There are currently over five hundred offerings of Monavie juice available on eBay for much less than Monavie “distributors” pay “wholesale”. And most of the eBay sales offer free shipping.

Related News from Pyramid Scheme Alert:

-- The lawsuit brought against Amway by its former "top guns" and referenced in the Forbes article (above) describes Amway as an illegal pyramid scheme and reports that virtually none of Amway products are ever sold to retail customers; the products are grossly overpriced, and almost no distributors ever earn a profit. See

A class action lawsuit has was filed against Quixtar (Amway) by plaintiffs who are at the bottom of the Amway/Quixtar pyramid. These charges against Amway/Quixtar assert that there is no retail "direct selling" opportunity, only an endless chain recruitment program. The suit was brought by Boies, Schiller and Flexner.

-- Police officials in India raided offices of Amway in the largest state in the South of India. The police are charging that Amway is deceiving Indian citizens and causing large-scale financial losses by perpetrating a pyramid scheme.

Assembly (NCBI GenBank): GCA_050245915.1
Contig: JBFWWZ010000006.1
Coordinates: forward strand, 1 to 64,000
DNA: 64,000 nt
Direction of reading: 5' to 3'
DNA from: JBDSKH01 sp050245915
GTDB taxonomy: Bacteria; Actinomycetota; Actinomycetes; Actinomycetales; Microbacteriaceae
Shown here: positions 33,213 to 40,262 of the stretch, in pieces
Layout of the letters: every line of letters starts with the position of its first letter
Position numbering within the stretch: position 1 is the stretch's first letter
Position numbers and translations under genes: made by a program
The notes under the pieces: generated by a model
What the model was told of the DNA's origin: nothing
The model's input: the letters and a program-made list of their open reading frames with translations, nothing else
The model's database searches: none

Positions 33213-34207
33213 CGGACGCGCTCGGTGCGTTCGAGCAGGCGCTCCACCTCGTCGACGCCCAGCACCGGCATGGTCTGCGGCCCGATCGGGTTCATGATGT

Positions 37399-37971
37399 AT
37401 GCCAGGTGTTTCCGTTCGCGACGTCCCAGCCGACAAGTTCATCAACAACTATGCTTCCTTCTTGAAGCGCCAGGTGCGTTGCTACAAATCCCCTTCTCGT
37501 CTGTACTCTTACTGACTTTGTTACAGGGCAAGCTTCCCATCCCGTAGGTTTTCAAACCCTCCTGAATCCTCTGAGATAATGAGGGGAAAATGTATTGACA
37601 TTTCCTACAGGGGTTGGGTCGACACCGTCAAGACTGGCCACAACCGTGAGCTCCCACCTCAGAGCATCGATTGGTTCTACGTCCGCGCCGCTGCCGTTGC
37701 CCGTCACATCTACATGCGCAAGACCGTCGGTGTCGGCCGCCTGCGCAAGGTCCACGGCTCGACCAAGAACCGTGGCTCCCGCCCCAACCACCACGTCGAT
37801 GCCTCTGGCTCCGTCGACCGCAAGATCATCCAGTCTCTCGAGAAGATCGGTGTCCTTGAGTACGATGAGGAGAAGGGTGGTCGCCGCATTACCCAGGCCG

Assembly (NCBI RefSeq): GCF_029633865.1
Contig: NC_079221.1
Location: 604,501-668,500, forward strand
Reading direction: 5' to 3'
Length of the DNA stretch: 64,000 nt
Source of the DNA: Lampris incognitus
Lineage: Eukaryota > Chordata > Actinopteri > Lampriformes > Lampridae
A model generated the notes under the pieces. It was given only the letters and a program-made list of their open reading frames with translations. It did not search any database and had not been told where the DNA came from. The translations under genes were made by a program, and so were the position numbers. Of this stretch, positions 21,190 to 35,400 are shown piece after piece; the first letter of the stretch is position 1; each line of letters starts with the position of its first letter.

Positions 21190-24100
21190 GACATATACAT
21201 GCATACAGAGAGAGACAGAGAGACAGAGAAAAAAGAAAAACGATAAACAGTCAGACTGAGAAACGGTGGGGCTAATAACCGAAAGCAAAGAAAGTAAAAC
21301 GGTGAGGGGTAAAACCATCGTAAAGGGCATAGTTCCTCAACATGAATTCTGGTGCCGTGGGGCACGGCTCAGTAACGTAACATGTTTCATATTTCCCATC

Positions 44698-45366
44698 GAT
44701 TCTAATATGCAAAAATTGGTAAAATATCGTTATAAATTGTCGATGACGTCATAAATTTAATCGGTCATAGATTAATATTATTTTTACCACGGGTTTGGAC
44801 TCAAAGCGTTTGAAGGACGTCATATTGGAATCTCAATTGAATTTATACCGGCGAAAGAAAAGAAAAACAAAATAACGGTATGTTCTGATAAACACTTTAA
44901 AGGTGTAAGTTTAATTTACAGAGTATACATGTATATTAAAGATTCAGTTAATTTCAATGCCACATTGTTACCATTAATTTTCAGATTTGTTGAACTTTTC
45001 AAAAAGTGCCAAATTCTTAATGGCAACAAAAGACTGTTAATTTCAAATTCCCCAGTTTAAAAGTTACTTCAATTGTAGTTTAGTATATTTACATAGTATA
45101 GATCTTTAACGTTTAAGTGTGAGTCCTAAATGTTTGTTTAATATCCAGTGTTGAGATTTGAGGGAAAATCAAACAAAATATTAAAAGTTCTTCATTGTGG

-- China, the largest market in the world, has effectively shut Amway out of that country. The government of China allowed Amway to gain a licence but strictly prohibited Amway from using its pyramid recruitment pay plan. No Amway distributor can earn money from purchases of others in a downline. Without the false lure of the endless chain, Amway's sales will wither in China.

-- Amway founders and top guns have contributed millions to Republican congress members and to President Bush. This was rewarded in 2001 with Pres. Bush's appointment of Timothy Muris, an attorney that worked for Amway, as chairman of the FTC. Muris has since left the FTC and several key Amway protectors in Congress (e.g. Rich Santorum in PA and Tom Delay in TX) were defeated. Dick Devos, the son of Amway founder Richard Devos, ran for governor of Michigan but was defeated.

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This page last updated on 8/13/08